Published in The
Daily Gazette , May 25, 2007
Council eyes gun violence solutions
BY MARY MARTIALAY Gazette Reporter
So far this month, there haven't been any murders in the city. Alderman
Dominick Calsolaro thinks there have been five injuries from gunfire,
but he's basing his information on newspaper accounts. He also doesn't
know how many people may have been threatened, pistol-whipped, mugged
at gunpoint, or how many "shots fired" reports have been
confirmed by pohce.
That, he said, is part of the problem.
"I think there have been 17 people injured since January from
gunshots. But I only have that from the paper. I don't know how many
there really are," Calsolaro said. Although the Albany police
department posts many crime statistics on its Web site, such incidents
are not included in the data.
Calsolaro introduced legislation this week that would require Albany
police to provide the Common Council with quarterly reports on gun-related
incidents in the city. The legislation was referred to the council's
Public Safety Committee where it joins another of Calsolaro's causes:
a gun violence task force.
"I've had many people come to me saying they want to be involved,
they want to do something," Calsolaro said. "They need
to get their hands on something and I thought this was a way to have
an organized group where people could come and talk to the issue
and for civilians to see a different perspective for law enforcement."
At Calsolaro's behest, several city and area residents appeared
at this week's Common Council meeting to support the legislation,
while Calsolaro made an appeal before the entire board for its release
Calsolaro said the Public Safety Committee, headed by chairman James
Scalzo, has dragged its heels on his initiatives because the city's
mayor and police chief don't support the legislation.
Scalzo contested Calsolaro's assertion, saying the delay is simply
a part of the legislative process.
"Dominick is completely out of line saying that," Scalzo
"I've bent over backwards trying to negotiate, had meetings
to do amendments to his good work."
Scalzo said his own legislation has takeni2ugerto~emerge from committee.
"He does have good ideas, and we're looking forward
to doing good work with him, the mayor and the chief of police, Scalzo
'We can expect in the next month or two to hear
about this in a public and open meeting," he said.
Mayor Gerald Jennings could not be reached for comment,
but a spokesman said the mayor "is extremely cognizant of the
issus associated with illegal guns and resulting gun violence," he
"In concert with Police Chief Tuffey and in his role as member
of the Mayors Against Illegal Guns task force, there is an evaluation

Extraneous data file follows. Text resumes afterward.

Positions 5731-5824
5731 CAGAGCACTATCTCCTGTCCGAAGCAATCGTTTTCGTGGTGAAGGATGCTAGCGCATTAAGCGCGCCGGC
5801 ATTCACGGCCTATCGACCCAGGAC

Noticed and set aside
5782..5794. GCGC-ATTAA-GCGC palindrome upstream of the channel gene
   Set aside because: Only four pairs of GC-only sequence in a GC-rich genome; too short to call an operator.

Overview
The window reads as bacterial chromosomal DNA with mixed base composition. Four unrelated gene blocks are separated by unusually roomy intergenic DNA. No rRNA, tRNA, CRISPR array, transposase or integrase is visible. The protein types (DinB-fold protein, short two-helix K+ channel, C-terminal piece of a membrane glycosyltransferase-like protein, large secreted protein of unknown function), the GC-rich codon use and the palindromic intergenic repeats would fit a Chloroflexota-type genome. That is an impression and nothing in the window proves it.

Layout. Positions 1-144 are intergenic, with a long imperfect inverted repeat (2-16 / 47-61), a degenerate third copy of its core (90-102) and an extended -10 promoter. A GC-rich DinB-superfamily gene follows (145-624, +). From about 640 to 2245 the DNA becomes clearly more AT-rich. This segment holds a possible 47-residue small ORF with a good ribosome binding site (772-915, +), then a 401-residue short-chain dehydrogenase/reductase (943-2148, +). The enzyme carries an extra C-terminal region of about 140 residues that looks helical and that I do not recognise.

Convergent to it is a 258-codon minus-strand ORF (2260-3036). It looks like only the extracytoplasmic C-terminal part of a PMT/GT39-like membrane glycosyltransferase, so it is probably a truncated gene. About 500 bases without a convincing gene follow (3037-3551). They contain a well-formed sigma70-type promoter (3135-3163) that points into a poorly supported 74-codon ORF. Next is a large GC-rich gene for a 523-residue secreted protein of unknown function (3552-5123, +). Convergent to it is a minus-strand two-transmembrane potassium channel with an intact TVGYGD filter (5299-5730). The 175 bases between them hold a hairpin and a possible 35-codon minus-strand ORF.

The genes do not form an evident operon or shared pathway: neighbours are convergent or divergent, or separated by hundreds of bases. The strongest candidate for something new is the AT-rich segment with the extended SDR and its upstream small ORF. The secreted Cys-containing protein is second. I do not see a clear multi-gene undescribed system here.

of exusting legislation coupled with an additional evaluation of
strategies that will bc targeted specifically to address this issue," said
Robert VanAmburgh, of the mayor's office.
Police Chief James Tuffey questions whether Calsolaro's initiatives
hit the heart of the matter, but said his department will participate
in whatever mechanism the council creates.
"If that law is passed we'll participate. I think it needs
to be broader—violence as a whole," Tuffey said. "But
if he tears into this we'll sit at the table, we'll give 110 percent
Tuffey said gun violence is just one manifestation of a societal
problem that needs a broader solution.
Tuffey said "in five years it's going to be worse if we don't
look at the societal breakdown and the core problem that's causing
these kids to go out and commit these acts."
Tuffey said he doesn't see how that problem can be solved by a gun
violence task force.
"Everyone wants a short-term solution, especially politicians.
There's no short-term solutions to the societal problems we're having
in this country now," Tuffey said.
Tuffey said few people realize the work his department puts into
tracking trends in crime and making connections between seemingly
"We're working very hard, these officers work very hard," Tuffey
Calsolaro said he's not criticizing police but wants to broaden
the players in the discussion.
"If it's a societal issue, why not involve the community?" Calsolaro
said. '~Ve know its a societal problem, we know its more than guns
why not involve the community and give people a vehicle to discuss
Supporters ofthe legislation echo Calsolaro's call for more community
involvement in the problems of gun violence.
"The community needs to come together and assert that there
is no way this can be totally solved by law enforcement," said
Leonard Morgenbesser, who holds a doctorate in criminal justice.
He has tracked media reports of gun violence in the city since September
"I don't think there's anyone who lives in this
city who hasn't picked up the paper and read about gun violence,
or in my case, attended the funeral of someone young," said
Archie Goodbee, a resident of Madison Avenue.
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